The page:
Neo-Paganism in the Media

Iceland Builds First Norse Temple of the Millennium

by Tyler Boulay

Some controversy in this construction has at least one pagan community unsettled with what this might mean for the future of neo-paganism. According to thedailybeast, Hilmar Hilmarsson, the high priest of this new Icelandic temple said, “I don’t believe anyone believes in a one-eyed man who is riding about on a horse with eight feet.”

An Astrau priest leads procession Soure: Reuters
An Astrau priest leads procession
Soure: Reuters

I’m part of this neopagan spectrum, falling in the Gaulish variant of Celtic Reconstructionism, and this comment had made me sick to my stomach. This new temple could be the foothold of the neo-pagan cause, but what Örn had said instead, trivializes paganism as a whole, suggesting those who actually believe in the Old Gods as actual beings rather than metaphors are to be laughed at. A member of the Gaulish Polytheism Facebook community said, “Good we got a temple in the works. Not good that the guy is belittling Hard Polytheism.” Pagans have faced discrimination ever since Christianity had taken hold of the Roman Empire. Though in the modern era, people have fortunately moved past lynching homosexuals, various ethnicities, and freethinking women.

It has allowed these groups to move forward, but pagans were left behind. Back in January, a statue of Manannán Mac Lir, an Irish sea god was stolen from Binevenagh Mountain in Ireland with a note left by the thieves saying “You shall have no other gods before me.” Police are “taking into consideration” that religion could play a part in this crime, despite the obvious reference to the Ten Commandments. Patrick Carberry, a pagan priest living in Belfast shares a similar opinion to the crime. “If a pagan stole a statue from a Christian church and left a pagan one in its place it would make the world news.” He told the Londonderry Sentinel.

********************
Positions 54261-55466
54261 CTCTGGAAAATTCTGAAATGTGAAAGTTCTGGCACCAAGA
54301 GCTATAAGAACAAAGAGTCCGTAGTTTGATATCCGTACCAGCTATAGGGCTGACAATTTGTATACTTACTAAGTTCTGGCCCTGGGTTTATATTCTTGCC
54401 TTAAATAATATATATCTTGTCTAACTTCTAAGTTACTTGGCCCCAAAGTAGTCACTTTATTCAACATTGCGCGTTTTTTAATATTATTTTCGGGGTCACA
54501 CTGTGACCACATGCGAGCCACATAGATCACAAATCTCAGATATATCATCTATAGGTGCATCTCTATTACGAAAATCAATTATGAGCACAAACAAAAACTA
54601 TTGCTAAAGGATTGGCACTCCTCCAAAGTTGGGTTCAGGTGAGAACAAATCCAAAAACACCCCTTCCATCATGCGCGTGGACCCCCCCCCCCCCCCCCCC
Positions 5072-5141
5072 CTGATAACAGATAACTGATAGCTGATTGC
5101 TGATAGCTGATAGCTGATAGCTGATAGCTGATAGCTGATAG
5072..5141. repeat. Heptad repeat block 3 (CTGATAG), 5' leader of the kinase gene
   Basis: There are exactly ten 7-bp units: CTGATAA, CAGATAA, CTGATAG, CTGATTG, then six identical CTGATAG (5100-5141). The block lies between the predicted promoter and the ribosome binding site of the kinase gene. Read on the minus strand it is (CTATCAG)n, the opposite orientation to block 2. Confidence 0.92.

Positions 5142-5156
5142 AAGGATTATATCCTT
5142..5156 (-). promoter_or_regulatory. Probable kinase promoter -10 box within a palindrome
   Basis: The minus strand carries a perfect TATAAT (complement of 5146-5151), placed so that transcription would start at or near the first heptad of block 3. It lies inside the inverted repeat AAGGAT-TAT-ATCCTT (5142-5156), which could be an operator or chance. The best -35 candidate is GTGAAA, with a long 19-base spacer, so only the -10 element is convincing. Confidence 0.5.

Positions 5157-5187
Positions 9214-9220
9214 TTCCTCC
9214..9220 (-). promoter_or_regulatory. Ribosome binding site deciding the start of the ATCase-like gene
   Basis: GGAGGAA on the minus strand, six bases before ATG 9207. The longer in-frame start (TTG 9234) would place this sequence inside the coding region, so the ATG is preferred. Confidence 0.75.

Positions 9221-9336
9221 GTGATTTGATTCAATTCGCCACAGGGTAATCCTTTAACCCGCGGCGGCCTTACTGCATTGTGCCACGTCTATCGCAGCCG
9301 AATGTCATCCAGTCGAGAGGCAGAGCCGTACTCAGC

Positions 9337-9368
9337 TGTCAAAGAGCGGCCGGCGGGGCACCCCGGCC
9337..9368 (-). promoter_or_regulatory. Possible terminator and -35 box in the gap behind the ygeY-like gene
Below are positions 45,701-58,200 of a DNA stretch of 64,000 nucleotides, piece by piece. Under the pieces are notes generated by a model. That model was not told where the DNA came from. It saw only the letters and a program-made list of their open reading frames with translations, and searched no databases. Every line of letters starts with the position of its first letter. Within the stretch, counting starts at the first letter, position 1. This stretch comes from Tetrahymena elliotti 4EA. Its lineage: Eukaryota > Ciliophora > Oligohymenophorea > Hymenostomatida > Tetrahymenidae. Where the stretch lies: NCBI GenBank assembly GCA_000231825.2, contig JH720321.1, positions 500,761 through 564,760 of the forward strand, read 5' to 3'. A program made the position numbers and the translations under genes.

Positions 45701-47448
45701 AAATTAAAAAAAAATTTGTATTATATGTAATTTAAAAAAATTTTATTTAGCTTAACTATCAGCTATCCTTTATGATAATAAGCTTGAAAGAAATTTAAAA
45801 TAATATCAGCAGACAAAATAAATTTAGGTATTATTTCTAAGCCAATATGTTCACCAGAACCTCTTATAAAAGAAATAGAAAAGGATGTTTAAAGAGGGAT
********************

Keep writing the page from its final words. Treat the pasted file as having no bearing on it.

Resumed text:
Returning to the Icelandic temple, this could still be the break into the international spotlight paganism so desperately needs. More than anything, we need people to know we exist. The temple recently released an update about the upsetting statement by Hilmar Hilmarsson. They’ve said that the quote was taken out of context, and that people vary their own approach (to paganism). To this update, another Gaulish Polytheism Facebook community member has said, “Good they see that they clarified it. Unfortunately, this statement just leaves me further frustrated with them. Mostly for technical issues.”

Myself, I still remain skeptical of what this means for the future of paganism as a whole. But I think that as long as we are all represented fairly, and everyone’s individual approach is treated respectfully, this new temple could help bring paganism into the modern era and lead to the construction of many more around the globe.

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